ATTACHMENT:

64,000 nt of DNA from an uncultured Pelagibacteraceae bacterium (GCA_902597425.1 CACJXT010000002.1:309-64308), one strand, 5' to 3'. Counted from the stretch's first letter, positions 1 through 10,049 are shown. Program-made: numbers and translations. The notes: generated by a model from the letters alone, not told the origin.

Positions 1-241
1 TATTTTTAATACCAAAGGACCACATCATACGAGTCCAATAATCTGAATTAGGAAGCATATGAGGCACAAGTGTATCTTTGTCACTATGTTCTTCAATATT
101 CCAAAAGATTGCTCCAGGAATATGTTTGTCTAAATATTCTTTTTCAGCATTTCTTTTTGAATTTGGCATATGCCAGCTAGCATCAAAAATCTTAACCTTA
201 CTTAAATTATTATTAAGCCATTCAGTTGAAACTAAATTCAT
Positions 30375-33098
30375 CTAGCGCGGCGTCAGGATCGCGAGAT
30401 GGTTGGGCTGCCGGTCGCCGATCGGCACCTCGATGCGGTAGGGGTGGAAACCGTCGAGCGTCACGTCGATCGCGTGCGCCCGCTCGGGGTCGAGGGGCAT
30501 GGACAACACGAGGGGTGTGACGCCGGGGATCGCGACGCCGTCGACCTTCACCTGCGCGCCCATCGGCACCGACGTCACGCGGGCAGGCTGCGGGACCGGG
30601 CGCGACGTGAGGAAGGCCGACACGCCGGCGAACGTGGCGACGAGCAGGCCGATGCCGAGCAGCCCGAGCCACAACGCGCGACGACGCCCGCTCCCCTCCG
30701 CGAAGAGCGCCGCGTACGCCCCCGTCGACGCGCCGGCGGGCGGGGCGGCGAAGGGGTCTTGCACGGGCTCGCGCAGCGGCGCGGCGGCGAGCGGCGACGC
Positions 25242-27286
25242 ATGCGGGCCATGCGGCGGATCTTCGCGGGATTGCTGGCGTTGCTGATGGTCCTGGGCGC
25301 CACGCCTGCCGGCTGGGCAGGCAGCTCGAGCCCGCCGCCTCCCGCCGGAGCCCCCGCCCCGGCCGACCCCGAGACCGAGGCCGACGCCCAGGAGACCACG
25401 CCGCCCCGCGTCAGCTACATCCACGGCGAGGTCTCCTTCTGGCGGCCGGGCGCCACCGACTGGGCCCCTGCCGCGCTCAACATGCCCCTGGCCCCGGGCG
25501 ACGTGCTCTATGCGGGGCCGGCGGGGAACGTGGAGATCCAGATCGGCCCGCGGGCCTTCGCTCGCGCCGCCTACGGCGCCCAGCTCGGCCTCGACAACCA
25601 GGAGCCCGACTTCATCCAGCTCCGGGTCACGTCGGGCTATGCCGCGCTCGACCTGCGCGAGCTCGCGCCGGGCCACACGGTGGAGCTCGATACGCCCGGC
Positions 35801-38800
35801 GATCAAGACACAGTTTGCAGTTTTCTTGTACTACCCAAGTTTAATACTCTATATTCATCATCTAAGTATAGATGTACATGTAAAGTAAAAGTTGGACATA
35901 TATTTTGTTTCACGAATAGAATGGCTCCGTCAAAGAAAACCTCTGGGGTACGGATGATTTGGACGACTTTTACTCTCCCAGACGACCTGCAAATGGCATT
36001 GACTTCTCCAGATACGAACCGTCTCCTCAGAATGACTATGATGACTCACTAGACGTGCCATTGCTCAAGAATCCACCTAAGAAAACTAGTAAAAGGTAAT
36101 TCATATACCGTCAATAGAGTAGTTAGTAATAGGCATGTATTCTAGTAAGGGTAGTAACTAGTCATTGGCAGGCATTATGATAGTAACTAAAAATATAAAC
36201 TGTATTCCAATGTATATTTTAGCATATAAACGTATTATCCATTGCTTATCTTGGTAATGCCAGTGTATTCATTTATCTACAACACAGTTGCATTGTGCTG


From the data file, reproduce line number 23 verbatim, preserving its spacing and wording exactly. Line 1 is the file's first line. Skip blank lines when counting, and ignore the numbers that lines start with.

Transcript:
36201 TGTATTCCAATGTATATTTTAGCATATAAACGTATTATCCATTGCTTATCTTGGTAATGCCAGTGTATTCATTTATCTACAACACAGTTGCATTGTGCTG